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A Child's Own Book of Verse, Book Three by  Ada M. Skinner and Frances Gillespy Wickes


 

 

OUT IN THE COLD

[13]

Out in the cold,

With a thin-worn fold

Of withered gold

Around her rolled,

Hangs in the air the weary moon.

She is old, old, old;

And her bones all cold,

And her tales all told,

And her things all sold,

She has no breath to croon.


Like a castaway,

She is quite shut out!

She might call and shout

But no one about

Would ever call back, "Who's there!"

There is never a hut

Not a door to shut,

Not a footpath or rut

Long road or short cut,

Leading to anywhere!


She is all alone

Like a dog-picked bone,

The poor old crone

She fain would groan,

But she cannot find the breath.

[14]

She once had a fire;

But she built it no higher,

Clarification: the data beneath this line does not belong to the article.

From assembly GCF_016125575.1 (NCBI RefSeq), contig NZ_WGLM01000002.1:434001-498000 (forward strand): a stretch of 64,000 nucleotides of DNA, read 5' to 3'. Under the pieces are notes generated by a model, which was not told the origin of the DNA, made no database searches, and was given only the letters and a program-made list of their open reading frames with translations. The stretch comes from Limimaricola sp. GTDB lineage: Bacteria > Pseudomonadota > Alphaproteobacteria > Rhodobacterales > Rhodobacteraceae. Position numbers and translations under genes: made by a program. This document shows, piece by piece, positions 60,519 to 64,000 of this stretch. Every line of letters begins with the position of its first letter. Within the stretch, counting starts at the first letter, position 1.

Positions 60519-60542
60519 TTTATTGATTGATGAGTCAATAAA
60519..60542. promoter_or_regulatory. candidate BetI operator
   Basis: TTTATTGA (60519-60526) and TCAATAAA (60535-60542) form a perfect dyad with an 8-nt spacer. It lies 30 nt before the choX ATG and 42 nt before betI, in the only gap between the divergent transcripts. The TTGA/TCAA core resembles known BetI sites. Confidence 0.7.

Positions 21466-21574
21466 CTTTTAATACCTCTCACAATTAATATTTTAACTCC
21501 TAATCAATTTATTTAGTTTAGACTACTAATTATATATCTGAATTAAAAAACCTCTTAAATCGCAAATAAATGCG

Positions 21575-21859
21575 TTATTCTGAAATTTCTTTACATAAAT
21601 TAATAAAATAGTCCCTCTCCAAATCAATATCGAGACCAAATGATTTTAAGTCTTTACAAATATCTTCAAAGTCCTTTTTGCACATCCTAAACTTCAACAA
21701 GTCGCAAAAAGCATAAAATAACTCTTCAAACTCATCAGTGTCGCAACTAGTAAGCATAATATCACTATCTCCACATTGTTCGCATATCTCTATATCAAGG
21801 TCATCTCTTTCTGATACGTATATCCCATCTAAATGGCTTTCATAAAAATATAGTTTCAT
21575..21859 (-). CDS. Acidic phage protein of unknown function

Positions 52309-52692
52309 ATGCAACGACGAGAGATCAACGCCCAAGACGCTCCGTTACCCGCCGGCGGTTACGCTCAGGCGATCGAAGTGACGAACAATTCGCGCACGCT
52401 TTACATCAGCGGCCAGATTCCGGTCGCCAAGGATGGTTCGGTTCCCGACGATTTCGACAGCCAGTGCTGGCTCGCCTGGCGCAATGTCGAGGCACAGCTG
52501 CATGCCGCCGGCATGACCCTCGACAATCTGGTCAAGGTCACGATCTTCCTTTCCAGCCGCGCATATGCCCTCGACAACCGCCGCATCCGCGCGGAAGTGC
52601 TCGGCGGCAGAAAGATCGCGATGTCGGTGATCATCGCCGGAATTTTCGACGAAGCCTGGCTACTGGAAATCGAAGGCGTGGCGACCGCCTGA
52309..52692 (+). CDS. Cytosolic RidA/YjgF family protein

And only sat nigher

Till she saw it expire;

And now she is cold as death.


She never will smile

All the lonesome while.

Oh, the mile after mile,

And never a stile!

And never a tree or a stone!

She has not a tear:

Afar and anear

It is all so drear,

But she does not care,

Her heart is as dry as a bone.


None to come near her!

No one to cheer her!

No one to jeer her!

No one to hear her!

Not a thing to lift and hold!

She is always awake

But her heart will not break:

She can only quake,

Shiver, and shake:

The old woman is very cold.

—GEORGE MACDONALD.


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